The antitrust immunity for a commercial alliance agreement between Allegiant Air and Mexican ultra-low-cost carrier Viva Aerobus is not pleasing some Allegiant Air employees, according to public comments posted by the Department of Transportation (DOT). The International Brotherhood of Teamsters, the union representing more than 1,150 Allegiant Air pilots, opposed the joint venture between both carriers.
In December 2001, Allegiant Air and Viva Aerobus announced they would push for a joint venture looking to become the largest low-cost option between the United States and Mexico.
Both companies also announced they would pursue antitrust immunity for their partnership, citing that any other type of alliance (for instance, a codeshare agreement) would not generate the kind of growth they could achieve with a fully immunized collaboration. The carriers would have up to 150 routes between Mexico and the United States by 2030, according to Allegiant’s John Pepper, Vice President of Corporate Development.
The DOT finished its initial review of the application earlier this year. It launched a procedural schedule for public comments. Several parties have expressed their support for the partnership, but others have stated their concerns, particularly Allegiant employees.
In a letter of opposition, the International Brotherhood of Teamsters said that approving Allegiant and Viva’s antitrust immunity request would “significantly undermine the capacity for our Union to protect American jobs and improve the working conditions of our membership.”
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The union added that Allegiant’s intention is to replace American airline pilot jobs with those of Mexican pilots “whose salaries are approximately five to six times lower than our members’ negotiated salaries, which are already far below the industry standard.” This would give Allegiant an unfair competitive advantage over other US airlines, the International Brotherhood of Teamsters added.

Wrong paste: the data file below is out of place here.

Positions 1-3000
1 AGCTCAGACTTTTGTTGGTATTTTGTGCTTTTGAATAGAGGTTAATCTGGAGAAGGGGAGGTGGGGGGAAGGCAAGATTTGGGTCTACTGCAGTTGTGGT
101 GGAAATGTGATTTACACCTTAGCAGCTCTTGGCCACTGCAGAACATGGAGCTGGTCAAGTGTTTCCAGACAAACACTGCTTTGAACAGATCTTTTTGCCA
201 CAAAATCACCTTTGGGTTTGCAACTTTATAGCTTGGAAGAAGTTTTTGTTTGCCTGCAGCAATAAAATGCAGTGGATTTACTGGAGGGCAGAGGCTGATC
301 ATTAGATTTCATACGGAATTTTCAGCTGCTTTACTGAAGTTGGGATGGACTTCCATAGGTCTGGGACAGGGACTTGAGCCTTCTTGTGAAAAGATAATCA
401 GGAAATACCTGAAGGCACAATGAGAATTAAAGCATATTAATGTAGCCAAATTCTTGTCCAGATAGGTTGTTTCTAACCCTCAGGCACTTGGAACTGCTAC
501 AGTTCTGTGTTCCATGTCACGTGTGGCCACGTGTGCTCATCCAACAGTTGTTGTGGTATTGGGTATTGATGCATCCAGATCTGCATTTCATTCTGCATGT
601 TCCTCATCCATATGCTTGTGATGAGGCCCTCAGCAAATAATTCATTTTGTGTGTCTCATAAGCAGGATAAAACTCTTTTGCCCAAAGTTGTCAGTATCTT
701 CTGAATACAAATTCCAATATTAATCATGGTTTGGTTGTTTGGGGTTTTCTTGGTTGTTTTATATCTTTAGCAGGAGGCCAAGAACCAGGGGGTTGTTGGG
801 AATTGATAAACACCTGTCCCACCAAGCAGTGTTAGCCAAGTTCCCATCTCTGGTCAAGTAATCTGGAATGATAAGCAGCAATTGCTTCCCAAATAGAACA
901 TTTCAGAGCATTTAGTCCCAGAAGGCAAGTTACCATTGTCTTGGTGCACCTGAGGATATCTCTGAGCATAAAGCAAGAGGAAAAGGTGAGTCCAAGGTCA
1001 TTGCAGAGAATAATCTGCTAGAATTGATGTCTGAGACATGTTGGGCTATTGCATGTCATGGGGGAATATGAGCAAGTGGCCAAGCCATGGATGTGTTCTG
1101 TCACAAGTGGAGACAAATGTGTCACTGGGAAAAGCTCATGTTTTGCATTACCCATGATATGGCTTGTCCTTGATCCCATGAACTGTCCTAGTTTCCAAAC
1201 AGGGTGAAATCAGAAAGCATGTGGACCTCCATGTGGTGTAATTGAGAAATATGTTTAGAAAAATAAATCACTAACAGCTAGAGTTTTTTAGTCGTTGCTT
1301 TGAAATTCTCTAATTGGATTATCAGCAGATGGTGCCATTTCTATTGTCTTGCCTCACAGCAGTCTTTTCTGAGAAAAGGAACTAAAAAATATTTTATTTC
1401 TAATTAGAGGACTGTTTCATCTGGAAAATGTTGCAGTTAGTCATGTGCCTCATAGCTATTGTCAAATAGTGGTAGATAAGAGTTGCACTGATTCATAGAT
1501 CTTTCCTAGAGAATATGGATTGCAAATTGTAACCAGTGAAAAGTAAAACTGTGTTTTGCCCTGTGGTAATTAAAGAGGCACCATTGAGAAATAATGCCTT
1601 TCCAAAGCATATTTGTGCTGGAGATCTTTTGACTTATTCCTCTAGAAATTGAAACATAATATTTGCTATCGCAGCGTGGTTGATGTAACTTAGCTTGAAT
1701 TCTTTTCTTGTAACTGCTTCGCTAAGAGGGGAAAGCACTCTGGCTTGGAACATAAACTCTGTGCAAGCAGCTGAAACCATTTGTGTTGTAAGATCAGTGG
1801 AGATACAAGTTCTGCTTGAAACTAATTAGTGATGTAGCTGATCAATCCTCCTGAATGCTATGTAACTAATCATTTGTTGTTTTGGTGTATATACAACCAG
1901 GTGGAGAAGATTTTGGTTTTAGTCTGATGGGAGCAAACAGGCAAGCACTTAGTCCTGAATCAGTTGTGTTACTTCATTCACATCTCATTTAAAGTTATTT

Additional public comments made by anonymous people state that this venture,
“Would only reward a few executives within the organization. Not the employees.”
“I applaud the recommendation that this agreement would not go into effect if approved if the Mexican flight safety rating is not upgraded by the FAA.”
“This is a sad attempt by Allegiant to undercut our jobs and pay during a heated pilot contract negotiation.”
While it may not be a surprise, Mexican ultra-low-cost carrier Volaris requested the DOT to deny the Joint Application of Viva Aerobus and Allegiant. At least, the DOT should defer the approval until Mexico is restored to Category 1, the DOT completes a review of market access in Mexico City, and Viva and Allegiant show “some form of progress concerning their future commercial integration,” Volaris said.
Volaris said that Viva and Allegiant’s promises remain questionable at best. For instance, Allegiant may not be prepared to launch international services until late 2025 at the earliest. And even before launching international flights, Allegiant must reach a new labor agreement addressing the fact that its crews must return to their home base each day.
Viva and Allegiant touted the efficiencies they might enjoy by having a combined fleet of over 200 aircraft by 2027. Some of these benefits would be increasing their presence at numerous airports and providing consumers greater options that compete with legacy carriers, they said.
Nonetheles “the constraints on the stage lengths of services that may be operated by Allegiant would appear to undercut any ability of the carriers to swap their services in response to operational problems,” said Volaris.
Do you think the Department of Transportation should approve Allegiant Air and Viva Aerobus joint venture agreement? Let us know in the comments below.2023-02-04T22:01:23Z dg43tfdfdgfd